MEDICARE LOCALITY CONVERSION FACTORS FOR ANESTHESIA SERVICES THROUGH 2013
January 14, 2013
As happens every year, Congress stepped in at the last minute and blocked the Sustainable Growth Rate (SGR) cuts in Medicare payments to physicians. On the afternoon of January 1, 2013, the House of Representatives adopted legislation passed earlier that day by the Senate, the "American Taxpayer Relief Act of 2012.” The bill prevented a plunge over the “fiscal cliff” by postponing across-the-board spending reductions and also overrode the 26.5 percent Medicare fee schedule cut that technically had already gone into effect on the morning of passage.
Congress’ action replaced the SGR reduction with a zero percent update for services provided from January 1, 2013, through December 31, 2013. Because of adjustments in the practice expense component of the anesthesia conversion factor (CF), the 2013 national average CF is $0.50 higher than last year’s CF, i.e., $21.9243. This is 38 percent higher than the $15.93 CF announced in November 2012.
Actual locality CFs vary from $19.36 (Puerto Rico) to $29.76 (Alaska), reflecting Medicare’s valuation of geographic cost differences. The pre- and post-legislation CFs for the 90 Medicare localities appear in the table below.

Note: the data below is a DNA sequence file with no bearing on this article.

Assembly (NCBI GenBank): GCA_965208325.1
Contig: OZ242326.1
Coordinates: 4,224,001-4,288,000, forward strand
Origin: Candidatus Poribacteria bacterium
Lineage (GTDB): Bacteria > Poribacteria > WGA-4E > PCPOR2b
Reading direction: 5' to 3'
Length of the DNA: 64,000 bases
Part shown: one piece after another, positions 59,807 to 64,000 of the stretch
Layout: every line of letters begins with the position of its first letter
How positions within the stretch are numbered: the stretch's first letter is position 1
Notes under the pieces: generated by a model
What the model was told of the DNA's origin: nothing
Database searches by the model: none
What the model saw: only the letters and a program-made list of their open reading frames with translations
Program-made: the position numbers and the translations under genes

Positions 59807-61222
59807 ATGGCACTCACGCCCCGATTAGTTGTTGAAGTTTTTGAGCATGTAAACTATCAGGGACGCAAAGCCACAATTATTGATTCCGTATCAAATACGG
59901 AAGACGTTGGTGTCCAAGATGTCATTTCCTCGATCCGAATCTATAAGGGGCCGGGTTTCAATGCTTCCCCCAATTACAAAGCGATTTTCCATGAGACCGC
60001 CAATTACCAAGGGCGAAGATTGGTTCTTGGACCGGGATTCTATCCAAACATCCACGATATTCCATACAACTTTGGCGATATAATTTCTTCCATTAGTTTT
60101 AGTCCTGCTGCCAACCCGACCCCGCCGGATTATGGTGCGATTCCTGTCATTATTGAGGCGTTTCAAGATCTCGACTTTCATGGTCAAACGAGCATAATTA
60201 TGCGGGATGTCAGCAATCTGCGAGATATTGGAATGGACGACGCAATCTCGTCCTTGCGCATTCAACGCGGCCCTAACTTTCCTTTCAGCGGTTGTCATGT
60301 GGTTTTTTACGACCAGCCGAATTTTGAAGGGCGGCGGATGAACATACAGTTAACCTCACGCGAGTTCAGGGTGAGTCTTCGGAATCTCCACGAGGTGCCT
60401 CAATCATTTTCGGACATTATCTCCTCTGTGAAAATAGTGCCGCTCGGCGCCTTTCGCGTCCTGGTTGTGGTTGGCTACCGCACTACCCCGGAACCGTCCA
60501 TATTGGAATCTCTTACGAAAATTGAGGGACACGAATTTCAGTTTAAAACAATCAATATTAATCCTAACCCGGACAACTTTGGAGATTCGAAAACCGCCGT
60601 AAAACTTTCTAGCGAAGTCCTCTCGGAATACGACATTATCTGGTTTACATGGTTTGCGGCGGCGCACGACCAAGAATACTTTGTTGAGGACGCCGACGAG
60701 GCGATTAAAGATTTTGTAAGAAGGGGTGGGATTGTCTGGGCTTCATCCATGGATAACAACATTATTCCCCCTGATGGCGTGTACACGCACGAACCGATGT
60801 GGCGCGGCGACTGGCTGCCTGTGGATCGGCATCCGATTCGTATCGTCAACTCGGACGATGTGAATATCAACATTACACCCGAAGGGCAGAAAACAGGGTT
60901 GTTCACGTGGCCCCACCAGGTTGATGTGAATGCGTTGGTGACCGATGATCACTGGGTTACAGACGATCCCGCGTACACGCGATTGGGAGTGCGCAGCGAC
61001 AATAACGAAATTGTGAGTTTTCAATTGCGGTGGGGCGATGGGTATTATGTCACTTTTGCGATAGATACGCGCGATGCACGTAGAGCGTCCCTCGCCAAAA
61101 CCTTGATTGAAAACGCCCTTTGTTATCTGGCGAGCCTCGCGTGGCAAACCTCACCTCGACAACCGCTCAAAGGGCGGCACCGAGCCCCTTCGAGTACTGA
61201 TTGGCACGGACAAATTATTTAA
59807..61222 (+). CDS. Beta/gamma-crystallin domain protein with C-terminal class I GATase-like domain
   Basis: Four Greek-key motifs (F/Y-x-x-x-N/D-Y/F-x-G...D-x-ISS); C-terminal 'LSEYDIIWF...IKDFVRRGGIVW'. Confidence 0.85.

Although the SGR has been neutralized for one more year—at a cost of $25.2 billion—there is still the threat of a two percent cut in Medicare payments for physician services mandated by the budget sequestration process, which was merely postponed by the American Taxpayer Realief Act. Congress has until March 1st to prevent the reduction that is now set to apply to all government spending.
The uncertainty and instability of Medicare payment rates have become a major problem in their own right—as if the failure of those rates to keep pace with inflation, and the widening gap between Medicare and commercial payments for anesthesia services, were not worrisome enough. Planning for cash flow and for investment in one’s practice is needlessly complicated. On the bright side, let us hope that the disruptions caused by the series of stopgap measures seen over the last ten years, and especially the last few months, have increased Washington’s resolve to find a solution to the SGR problem.
With best wishes,
President and CEO